One of the first letters of the Thai alphabet is “Chor”, the same letter as for “chang” which means elephant in Thai language. In every school book, this letter is called the elephant letter and Thai children have a close bond with elephants from an early age.
Thailand and elephants share a close relashionship. The animal plays a special role in Thai culture and they are highly revered. In the past, Thai kings rode on them to fight the Burmese and today, the Royal Thai Navy features the white elephant on its flag. Let’s not forget, Thailand’s most popular brew is call the elephant (“chang” in Thai).
To honor this gentle, yet powerful animal, March 13th was selected as “National Thai Elephant Day”. It is also the day the white elephant was chosen to be “National Animal and Symbol of Thailand”. We would like to dedicate this March issue of Chang Puak Magazine (which means the White Elephant Magazine in Thai) to this kind, intelligent and loving animal. Moreover, we wish to raise public awareness to protect and conserve the elephant population for our next generations.
Did You Know?
Asian elephants are extremely sociable, forming groups of six to seven related females that are led by the oldest female, the matriarch. Like African elephants, these groups occasionally join others to form herds, although these associations are relatively transient.
When you look at elephants, the first thing that strikes you may be their large floppy ears. Actually, this is how you identify an African elephant from an Asian elephant, whose ears are a bit smaller and rounded. Elephants’ears provide more than hearing: they are equipped to provide heat relief. A network of tiny veins carries blood to the rest of the body. When they are hot, they flap their ears and the blood running through the ears is cooled in the process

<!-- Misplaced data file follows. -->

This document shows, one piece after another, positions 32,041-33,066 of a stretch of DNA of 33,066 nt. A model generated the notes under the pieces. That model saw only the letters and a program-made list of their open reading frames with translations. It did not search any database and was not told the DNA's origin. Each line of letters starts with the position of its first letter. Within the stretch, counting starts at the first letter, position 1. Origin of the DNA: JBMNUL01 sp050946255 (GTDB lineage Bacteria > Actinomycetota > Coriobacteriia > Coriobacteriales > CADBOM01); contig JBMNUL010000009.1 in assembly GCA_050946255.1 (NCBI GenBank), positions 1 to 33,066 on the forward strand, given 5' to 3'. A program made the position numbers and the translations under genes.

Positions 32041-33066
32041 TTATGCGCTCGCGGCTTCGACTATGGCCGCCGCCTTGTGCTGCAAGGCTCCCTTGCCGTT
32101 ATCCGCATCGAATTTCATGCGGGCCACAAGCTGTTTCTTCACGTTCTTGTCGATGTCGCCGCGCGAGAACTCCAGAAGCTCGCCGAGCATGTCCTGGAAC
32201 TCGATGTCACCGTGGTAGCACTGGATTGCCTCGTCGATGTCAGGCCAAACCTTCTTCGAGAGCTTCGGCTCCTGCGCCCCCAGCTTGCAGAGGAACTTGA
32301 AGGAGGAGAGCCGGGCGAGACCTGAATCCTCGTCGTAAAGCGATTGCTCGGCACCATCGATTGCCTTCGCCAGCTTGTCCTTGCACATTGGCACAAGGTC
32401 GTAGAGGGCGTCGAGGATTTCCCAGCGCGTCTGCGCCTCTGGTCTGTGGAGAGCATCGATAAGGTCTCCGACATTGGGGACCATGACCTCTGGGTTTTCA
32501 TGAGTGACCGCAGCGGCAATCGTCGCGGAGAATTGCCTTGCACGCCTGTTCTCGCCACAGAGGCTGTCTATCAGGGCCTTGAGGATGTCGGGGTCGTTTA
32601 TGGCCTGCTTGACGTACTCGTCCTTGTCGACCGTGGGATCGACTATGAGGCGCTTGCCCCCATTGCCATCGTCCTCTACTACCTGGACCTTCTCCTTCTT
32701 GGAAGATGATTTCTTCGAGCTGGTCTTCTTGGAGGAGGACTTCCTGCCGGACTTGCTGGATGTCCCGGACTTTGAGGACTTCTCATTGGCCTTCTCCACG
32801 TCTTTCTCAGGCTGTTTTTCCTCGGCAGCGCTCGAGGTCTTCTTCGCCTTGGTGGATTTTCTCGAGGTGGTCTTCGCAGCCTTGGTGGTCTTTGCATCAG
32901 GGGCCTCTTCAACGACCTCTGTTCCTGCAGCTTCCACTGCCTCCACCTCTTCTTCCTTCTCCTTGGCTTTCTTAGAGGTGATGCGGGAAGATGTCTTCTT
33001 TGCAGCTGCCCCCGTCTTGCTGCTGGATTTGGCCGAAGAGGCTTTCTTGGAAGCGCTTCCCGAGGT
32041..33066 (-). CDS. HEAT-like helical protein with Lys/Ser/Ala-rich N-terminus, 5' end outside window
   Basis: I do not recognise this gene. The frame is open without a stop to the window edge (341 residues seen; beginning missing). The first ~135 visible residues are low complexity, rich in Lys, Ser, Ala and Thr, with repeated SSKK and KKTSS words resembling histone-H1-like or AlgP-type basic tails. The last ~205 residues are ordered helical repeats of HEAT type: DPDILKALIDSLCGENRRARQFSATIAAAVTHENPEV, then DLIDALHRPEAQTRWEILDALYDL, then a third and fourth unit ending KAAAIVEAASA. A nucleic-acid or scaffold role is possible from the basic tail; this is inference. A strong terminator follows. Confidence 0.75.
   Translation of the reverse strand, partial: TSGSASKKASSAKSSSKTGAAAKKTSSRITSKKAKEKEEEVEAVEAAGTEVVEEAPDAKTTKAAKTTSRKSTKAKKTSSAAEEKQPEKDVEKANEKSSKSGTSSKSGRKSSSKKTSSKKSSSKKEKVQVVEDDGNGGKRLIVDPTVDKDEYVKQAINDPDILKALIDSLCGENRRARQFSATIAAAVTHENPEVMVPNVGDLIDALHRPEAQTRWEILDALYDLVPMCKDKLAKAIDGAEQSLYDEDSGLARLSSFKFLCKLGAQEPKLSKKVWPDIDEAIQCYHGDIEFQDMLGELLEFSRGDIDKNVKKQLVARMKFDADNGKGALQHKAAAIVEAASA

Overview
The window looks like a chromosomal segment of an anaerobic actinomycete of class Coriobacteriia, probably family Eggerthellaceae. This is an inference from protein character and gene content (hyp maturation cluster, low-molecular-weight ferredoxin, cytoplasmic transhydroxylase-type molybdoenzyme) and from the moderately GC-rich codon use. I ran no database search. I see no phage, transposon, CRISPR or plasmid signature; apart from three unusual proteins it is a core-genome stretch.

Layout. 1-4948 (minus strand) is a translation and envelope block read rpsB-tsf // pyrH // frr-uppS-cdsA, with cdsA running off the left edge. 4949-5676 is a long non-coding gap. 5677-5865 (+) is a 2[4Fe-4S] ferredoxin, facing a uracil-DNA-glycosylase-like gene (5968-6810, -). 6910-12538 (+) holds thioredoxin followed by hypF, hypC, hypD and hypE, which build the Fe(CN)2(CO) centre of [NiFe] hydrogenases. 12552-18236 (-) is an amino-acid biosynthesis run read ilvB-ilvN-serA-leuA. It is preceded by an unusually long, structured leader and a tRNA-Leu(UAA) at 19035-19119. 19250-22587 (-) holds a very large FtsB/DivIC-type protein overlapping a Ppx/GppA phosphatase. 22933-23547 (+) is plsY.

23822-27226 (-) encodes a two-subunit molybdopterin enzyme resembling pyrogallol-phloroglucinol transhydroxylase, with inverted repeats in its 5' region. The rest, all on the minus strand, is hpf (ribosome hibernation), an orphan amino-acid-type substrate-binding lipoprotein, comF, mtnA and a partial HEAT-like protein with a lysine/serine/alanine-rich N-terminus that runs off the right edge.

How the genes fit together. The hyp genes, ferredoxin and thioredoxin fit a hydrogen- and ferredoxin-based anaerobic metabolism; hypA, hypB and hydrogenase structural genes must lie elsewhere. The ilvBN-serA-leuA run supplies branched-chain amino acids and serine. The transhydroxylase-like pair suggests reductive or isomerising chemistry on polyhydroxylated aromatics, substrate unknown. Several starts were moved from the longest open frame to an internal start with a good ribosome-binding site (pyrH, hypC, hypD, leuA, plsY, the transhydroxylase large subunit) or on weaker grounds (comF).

The elephant’s trunk is the second thing that brings up many questions. An elephant’s trunk is actually a long nose with many functions. It is used for smelling, breathing, trumpeting, drinking and also for grabbing things - especially a potential meal. The trunk alone contains about 100,000 different muscles. Next to the trunk are the tusks. All Africans elephants grow tusks, but only some male Asian elephants have tusks. Some female Asian elephants have very tiny tusks called tushes but no longer tusks. Sadly, elephants have been targetted and killed for their tusks. The trade of ivory is illegal today, but it has not yet been completely eliminated.
The perfect day for an elephant should be spent feeding on grasses but large amounts of tree bark, roots, leaves and small stems are also eaten. Cultivated crops like bananas, rice and sugar cane are favorite foods. Elephants always need to be close to a source of fresh water because they need to drink a lot.
Being the largest land animals on earth, elephants can weigh up to four tonnes and reach more than three metres tall. But this impressive size hasn’t prevented us from bending them to our will. Despite having some protection in Thailand, elephant populations have vastly declined over the past 100 years due to many factors such as habitat destruction, poaching, climate change and human action,... Nowadays, there are only about 3,000 to 4,000 elephants remaining in Thailand. Unfortunately, extinction is no longer just a concern, it is a reality.
As Graydon Carter said: “We admire elephants in part because they demonstrate what we consider the finest human traits: empathy, self-awareness and social intelligence. But the way we treat them puts on display the very worst of human behavior.”